Tag Archives: elders

Mano Po and Beso

Pauline is an international student from the Philippines. She is studying Chemical Engineering in the United States, and she plans to return to the Philippines once she graduates and receives her B.S. in Chemical Engineering. Her hobbies are watching anime, eating delicious food, and taking naps.

Original Script

One of the customs in the Philippines is this thing called mano po, which is basically like when you see like one of your older relatives like an aunt or grandparent or anyone who is basically older than you, you have to grab their hand and then you like place it on their forehead and then you say, “Mano po.” And that’s like the way of greeting people, like greeting of the elders, but people don’t really do it anymore in the city. I only do it when I visit my relatives in the province. So instead, like in the city, we just do this thing called beso, where you basically just put your cheek on someone else’s like, “Mwah, beso, hi.”

Background Information about the Performance from the Informant

The informant’s parents taught her this greeting when she was young. During visits to her elders, she would have to perform mano po. However, this greeting became less prevalent in her life as she grew older. Now, she only has to perform mano po for her older relatives in rural areas; in cities, she does beso.

Context of the Performance

I interviewed the informant in a study room at Parkside IRC.

In the Philippines, mano po is a gesture performed as either a sign of respect to an elder or an acceptance of one’s blessings from the elder. In Filipino culture, the youth are expected to respect and value their elders for their wisdom and experience accumulated over the years. By offering one’s hand to an elder, one is demonstrating subservience to the elder and welcoming his or her blessings and knowledge. While mano po is still widely used in the Philippines, many Filipinos have replaced this gesture with beso. Not restricted to just older people, it has become a more common greeting between close friends and relatives in the Philippines.

My Thoughts about the Performance

Learning about the Filipino gestures, mano po and beso, reminded me of the various greetings I have practiced or observed from other cultures. Coming from a Cantonese background, I have been raised to respect my elders and obey whatever they say. Compared to the United States, which possesses a future-oriented culture, many East Asian countries seem to have a past-oriented culture, holding elders in high esteem. The beso reminded me of the cheek kissing gesture practiced by the French. Both nations perform this action in social functions to indicate friendship or respect.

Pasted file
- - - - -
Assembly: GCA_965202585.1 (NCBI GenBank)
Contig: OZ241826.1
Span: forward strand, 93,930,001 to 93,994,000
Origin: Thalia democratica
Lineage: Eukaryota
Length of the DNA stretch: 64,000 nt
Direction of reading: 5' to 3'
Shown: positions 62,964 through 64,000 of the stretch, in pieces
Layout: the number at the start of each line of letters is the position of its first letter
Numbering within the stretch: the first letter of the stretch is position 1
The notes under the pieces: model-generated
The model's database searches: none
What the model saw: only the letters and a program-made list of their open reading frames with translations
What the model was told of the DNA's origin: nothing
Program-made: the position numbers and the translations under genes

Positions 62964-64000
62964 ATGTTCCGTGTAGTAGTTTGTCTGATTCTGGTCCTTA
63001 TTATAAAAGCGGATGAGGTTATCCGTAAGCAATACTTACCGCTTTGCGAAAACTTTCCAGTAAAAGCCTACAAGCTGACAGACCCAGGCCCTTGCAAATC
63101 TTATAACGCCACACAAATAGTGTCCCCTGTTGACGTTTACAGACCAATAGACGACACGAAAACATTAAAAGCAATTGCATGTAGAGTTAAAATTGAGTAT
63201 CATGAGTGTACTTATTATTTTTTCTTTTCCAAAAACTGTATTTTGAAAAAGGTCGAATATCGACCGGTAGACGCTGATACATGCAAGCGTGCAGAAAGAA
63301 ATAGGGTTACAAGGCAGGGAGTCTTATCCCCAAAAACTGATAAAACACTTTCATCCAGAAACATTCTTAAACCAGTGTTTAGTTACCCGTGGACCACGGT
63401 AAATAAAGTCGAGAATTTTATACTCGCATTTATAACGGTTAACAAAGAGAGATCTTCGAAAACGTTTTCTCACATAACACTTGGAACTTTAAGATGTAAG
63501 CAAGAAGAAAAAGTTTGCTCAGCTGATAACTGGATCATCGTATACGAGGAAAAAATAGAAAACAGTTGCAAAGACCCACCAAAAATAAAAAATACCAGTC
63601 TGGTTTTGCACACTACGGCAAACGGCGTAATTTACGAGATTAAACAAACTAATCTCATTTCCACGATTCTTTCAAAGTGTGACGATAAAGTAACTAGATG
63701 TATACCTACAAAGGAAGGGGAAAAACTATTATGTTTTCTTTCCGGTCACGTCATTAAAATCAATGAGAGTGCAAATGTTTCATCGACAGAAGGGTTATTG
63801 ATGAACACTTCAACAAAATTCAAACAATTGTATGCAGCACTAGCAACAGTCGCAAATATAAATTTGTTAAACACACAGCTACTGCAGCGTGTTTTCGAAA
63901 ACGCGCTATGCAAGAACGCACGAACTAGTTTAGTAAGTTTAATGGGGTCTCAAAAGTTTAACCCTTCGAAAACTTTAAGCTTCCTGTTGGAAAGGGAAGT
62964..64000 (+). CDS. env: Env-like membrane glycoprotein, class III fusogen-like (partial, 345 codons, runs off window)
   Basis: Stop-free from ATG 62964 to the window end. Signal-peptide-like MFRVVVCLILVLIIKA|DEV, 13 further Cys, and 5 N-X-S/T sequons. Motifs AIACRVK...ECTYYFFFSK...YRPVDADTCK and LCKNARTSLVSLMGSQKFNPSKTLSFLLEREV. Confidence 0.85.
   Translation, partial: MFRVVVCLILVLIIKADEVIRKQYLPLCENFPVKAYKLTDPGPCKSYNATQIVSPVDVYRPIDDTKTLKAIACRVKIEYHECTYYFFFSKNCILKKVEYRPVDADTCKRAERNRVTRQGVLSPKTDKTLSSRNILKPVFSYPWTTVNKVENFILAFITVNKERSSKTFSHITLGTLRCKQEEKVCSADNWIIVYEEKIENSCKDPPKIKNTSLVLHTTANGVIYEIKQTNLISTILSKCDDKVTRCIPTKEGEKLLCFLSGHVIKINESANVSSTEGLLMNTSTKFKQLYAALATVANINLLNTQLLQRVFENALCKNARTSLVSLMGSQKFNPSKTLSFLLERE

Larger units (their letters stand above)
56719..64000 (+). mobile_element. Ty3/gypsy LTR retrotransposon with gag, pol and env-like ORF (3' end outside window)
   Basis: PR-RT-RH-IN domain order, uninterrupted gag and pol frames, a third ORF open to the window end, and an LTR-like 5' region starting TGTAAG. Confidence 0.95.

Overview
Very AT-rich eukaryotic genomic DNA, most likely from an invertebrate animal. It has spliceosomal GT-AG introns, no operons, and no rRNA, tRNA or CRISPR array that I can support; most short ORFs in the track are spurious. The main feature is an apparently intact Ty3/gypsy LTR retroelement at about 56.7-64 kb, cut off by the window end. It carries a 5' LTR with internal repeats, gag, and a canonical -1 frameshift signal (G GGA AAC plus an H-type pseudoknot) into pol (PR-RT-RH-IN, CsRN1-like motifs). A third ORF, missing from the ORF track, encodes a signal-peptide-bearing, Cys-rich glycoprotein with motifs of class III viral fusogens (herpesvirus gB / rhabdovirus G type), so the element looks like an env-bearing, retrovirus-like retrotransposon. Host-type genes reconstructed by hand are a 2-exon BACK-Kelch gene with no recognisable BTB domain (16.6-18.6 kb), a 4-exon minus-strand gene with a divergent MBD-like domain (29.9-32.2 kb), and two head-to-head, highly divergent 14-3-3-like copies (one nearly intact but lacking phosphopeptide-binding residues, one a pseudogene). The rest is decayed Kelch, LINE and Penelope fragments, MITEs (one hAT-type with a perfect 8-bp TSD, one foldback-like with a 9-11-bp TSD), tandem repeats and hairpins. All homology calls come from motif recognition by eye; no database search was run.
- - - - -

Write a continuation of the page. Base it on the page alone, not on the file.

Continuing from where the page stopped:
Sri Lankan respect for elders

My informant grew up in Irvine, California; his parents immigrated to the United States from Sri Lanka. My informant learned this myth from his parents:

“Okay, my parents aren’t very religious, and I didn’t really grow up in a religious environment, but this is a story that like, all Sri Lankans tell their kids. And uh, they kinda tell a similar story to everybody. So a key part of Sri Lankan culture—and I’m sure many other cultures—is there’s a lot of importance placed on respecting your elders. So they tell this story about these two parents, Shiva and Pavarti, who have two children, one of which is Ganesha. He is the famous elephant god that like, represents Hinduism and everybody knows this elephant god. So he’s the son. Um, the two parents Shiva and Pavarti tell their children, ‘We will give our inheritance to the one who will walk around the world and come back to us first.’ So the daughter actually starts walking around the entire world, and it takes her like, five months to come back. But Ganesha walks around his parents and says, ‘You are my world, so I just walked around the world.’ And it’s just a story that my parents used to tell me to teach me to respect my elders and to respect them. And I think it was a story that kinda resonated because I loved the irony in it. And I was a little bit of a smartass growing up, so this little trickster… I don’t know, I related to him a little bit, and I thought it was funny.”

This story has religious origins, but my informant views it as more of a folk myth; he did not learn it in a religious context. It is a well-known story for Hindus, but like many stories from major religions, it has spread beyond the religion itself. This particular story has a cultural relevance that would appeal to people of all faiths; the “respect your elders” message is one that resonates with very diverse populations. My informant postulates that Sri Lankans place more emphasis on the importance of showing respect to one’s elders than Western cultures do. Despite the underlying lecture his parents are delivering when they tell him this story, my informant is aware of what makes it enjoyable for him. He likes the humor and the relatability of the main character. Even so, he is able to appreciate the deeper meaning and the lesson his parents were trying to teach him.

**For an audio recording of this story, listen to Ganesha Walks Around the World by Jai Uttal. It is a published version of this same story recorded in an audio version.